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February 17, 1976 - Image 5

Resource type:
Text
Publication:
Michigan Daily, 1976-02-17

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THE MICHIGAN DAILY
ts & n ertain ment Tuesday, February 17, 1976 Page Five

BACX T6 THE
RED AND WHME,

I

Jarrett and sidemen:

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VIENNA (A') - The Vien-
nese enjoyed a happy surprise
in December when the city's
streetcars suddenly blossomed
out once more in the tradition-
al red and white, replacing thej
former blanket of advertise-
ments.
The return to the "old look"
was made after a number of,
residents appealed to the city
administration, according to.
the Press and Information;
Service of the Austrian capital.

Why not join the, DAILY?
THE DAILY IS A GREAT PLACE TO!
1 meet other good people
A drink 5c Cokes
# learn the operations of a newspaper
r write stories
f see your name in print
* earn a little money
Come on down to 420 Maynard anytime and
join the business, news, sports or photography
staffs!

a

a

energetic jazz trio

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By STEPHEN HERSH with the accompaniment of because on the album it's a very
........ drums and bass. nice touch.
T WAS an injustice to bill REDMAN and Haden, vet- Jarrett made the surprise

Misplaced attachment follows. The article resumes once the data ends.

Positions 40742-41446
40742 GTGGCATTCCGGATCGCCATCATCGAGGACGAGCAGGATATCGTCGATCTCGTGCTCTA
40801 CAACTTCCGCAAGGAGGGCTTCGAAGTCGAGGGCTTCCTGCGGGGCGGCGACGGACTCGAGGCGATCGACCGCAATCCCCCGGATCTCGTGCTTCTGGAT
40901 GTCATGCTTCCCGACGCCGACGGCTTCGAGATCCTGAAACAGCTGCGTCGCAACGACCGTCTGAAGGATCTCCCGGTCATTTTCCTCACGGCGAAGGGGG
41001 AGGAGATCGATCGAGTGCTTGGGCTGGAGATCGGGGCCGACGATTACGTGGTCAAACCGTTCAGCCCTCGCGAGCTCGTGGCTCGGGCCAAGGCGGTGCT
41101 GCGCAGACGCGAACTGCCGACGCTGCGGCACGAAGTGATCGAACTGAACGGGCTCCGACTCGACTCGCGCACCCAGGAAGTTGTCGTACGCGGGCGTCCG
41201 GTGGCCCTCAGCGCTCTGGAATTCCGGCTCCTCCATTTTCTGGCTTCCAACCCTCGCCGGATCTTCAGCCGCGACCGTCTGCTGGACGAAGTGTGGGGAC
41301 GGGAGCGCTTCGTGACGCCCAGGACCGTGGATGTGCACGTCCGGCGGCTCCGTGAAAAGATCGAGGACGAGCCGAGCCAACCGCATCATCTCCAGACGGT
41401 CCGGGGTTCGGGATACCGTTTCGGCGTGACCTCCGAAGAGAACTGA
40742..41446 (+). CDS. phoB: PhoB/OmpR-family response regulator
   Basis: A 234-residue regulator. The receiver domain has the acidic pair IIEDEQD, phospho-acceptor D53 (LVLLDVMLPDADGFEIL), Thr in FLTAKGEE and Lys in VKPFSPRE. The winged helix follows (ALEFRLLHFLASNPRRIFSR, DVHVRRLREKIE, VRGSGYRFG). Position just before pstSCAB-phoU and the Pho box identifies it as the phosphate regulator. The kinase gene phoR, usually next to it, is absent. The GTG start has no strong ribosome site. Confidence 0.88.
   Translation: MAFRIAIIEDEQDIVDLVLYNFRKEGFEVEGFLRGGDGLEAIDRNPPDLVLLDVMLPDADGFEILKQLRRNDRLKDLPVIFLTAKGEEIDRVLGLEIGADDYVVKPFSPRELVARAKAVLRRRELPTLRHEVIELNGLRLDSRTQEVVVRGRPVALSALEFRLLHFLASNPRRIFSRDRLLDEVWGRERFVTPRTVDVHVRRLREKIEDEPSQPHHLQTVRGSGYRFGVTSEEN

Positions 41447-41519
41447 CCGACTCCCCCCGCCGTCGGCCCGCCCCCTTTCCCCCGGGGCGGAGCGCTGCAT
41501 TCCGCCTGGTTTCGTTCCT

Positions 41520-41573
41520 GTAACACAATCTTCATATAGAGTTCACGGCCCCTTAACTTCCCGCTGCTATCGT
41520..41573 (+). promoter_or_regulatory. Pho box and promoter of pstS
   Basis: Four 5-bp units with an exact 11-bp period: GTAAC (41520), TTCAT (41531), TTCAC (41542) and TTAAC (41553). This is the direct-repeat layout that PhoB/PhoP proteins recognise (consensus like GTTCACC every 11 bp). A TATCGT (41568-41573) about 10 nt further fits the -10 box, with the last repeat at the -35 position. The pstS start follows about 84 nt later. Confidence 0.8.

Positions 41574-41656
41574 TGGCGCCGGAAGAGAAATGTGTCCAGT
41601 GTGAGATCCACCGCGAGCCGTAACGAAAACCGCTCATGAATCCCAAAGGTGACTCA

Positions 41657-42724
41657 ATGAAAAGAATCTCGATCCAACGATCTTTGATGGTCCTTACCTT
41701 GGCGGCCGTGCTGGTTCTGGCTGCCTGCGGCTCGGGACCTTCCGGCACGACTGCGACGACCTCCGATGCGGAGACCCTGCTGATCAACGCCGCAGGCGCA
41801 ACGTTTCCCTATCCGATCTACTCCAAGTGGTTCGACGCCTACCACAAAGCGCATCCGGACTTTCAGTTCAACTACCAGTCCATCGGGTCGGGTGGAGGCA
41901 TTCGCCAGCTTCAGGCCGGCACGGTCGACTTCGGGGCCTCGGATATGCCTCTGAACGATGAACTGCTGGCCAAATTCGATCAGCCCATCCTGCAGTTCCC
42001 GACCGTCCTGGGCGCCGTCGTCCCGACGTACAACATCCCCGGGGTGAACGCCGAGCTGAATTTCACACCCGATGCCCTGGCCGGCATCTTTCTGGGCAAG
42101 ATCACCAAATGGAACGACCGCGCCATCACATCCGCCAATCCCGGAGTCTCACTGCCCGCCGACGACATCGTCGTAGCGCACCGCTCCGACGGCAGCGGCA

Saturday night's Hill Audi erans of saxophonist Ornette move of playing some soprano
torium jazz concert as simply Coleman's ensemble, play in saxophone, joining Redman in
:.k w %starring Keith Jarrett. The Jar- styles so linked to Ornette's the delicate harmonies of a few
....... x rett quartet includes two rela- sound that the passages they themes at the beginning and end
tively uncelebrated but master- played without Jarrett might of some tunes. Jarrett more than
ful musicians-saxophonist Dew- have been lifted from one of held up his end of the counter-
S,' t 'ey Redman and bassist Charlie Ornette's albums. The fast- point.
!+<:Y u' k.~ Yn f ,,' f<z = , 4r < Haden--whose distinctive styles paced passages, marked by He also played an effective
contributed almost as much to; nume rou s, effortless, key sax solo. His technique wasn't
the show as Jarrett's piano play- changes, were the most ener- expert, but he made up for that
igeneticparts of the show. with the feeling he marshalled.
The piano work was tops: Redman's tenor saxophone THE CONCERT began with a
rapid, articulate and controlled. style had him running his notes loose percussive segment, Jar-
Jarrett churned out intricately together in long strings, build- rett playing a long, relaxed
meshed arrays of chords, hunch- ing into emotionally chargedsolo on a small wooden flute,
ing over the keyboard. And while c r e s c e n d o e s marked with and drummer Paul Motian tap-
his long, fast, fluid runs, he squeals and screeches. ping out rhythms on a set of
stood up halfway off the piano Haden's acoustic bass work chimes.
. .bench, writhing from side to was not as fast as it has been, Jarrett switched instruments
a ...,. Y . dside as the notes climbed up and he didn't play any extended after a time, playing an engag-
the scales, trickled down and scolos. But he did play with his ing solo with a pair of ntalletts
meandered back up. j usual full, rounded tones, and he beating on a set of wood blocks.
Jarrett did play a brief solo made some sparing use of his He picked up the malletts sev-
Keith Jarrett spot, coming out on stage alone characteristic chordal effects. eral times during the show,